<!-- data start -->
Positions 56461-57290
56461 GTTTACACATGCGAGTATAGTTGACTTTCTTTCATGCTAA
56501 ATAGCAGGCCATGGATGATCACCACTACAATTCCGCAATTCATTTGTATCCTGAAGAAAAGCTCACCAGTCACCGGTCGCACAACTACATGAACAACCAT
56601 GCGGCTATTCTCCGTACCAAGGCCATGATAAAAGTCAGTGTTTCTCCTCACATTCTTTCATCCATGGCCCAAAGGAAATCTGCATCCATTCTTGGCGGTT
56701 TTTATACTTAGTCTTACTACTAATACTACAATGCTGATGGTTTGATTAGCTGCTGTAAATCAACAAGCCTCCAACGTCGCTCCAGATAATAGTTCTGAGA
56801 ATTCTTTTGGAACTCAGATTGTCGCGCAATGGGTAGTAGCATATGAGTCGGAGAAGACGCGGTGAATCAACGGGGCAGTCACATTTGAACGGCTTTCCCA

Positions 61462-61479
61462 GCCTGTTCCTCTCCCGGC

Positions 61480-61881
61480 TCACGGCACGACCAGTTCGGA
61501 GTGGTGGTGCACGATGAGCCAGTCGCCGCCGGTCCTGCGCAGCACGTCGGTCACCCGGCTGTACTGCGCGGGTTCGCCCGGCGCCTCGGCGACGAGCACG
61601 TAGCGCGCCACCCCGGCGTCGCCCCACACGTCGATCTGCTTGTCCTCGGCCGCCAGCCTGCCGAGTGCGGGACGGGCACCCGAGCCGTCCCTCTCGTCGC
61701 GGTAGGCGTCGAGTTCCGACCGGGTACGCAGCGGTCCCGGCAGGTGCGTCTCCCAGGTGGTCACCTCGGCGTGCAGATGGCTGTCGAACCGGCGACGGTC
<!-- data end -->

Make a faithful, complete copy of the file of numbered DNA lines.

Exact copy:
Positions 56461-57290
56461 GTTTACACATGCGAGTATAGTTGACTTTCTTTCATGCTAA
56501 ATAGCAGGCCATGGATGATCACCACTACAATTCCGCAATTCATTTGTATCCTGAAGAAAAGCTCACCAGTCACCGGTCGCACAACTACATGAACAACCAT
56601 GCGGCTATTCTCCGTACCAAGGCCATGATAAAAGTCAGTGTTTCTCCTCACATTCTTTCATCCATGGCCCAAAGGAAATCTGCATCCATTCTTGGCGGTT
56701 TTTATACTTAGTCTTACTACTAATACTACAATGCTGATGGTTTGATTAGCTGCTGTAAATCAACAAGCCTCCAACGTCGCTCCAGATAATAGTTCTGAGA
56801 ATTCTTTTGGAACTCAGATTGTCGCGCAATGGGTAGTAGCATATGAGTCGGAGAAGACGCGGTGAATCAACGGGGCAGTCACATTTGAACGGCTTTCCCA

Positions 61462-61479
61462 GCCTGTTCCTCTCCCGGC

Positions 61480-61881
61480 TCACGGCACGACCAGTTCGGA
61501 GTGGTGGTGCACGATGAGCCAGTCGCCGCCGGTCCTGCGCAGCACGTCGGTCACCCGGCTGTACTGCGCGGGTTCGCCCGGCGCCTCGGCGACGAGCACG
61601 TAGCGCGCCACCCCGGCGTCGCCCCACACGTCGATCTGCTTGTCCTCGGCCGCCAGCCTGCCGAGTGCGGGACGGGCACCCGAGCCGTCCCTCTCGTCGC
61701 GGTAGGCGTCGAGTTCCGACCGGGTACGCAGCGGTCCCGGCAGGTGCGTCTCCCAGGTGGTCACCTCGGCGTGCAGATGGCTGTCGAACCGGCGACGGTC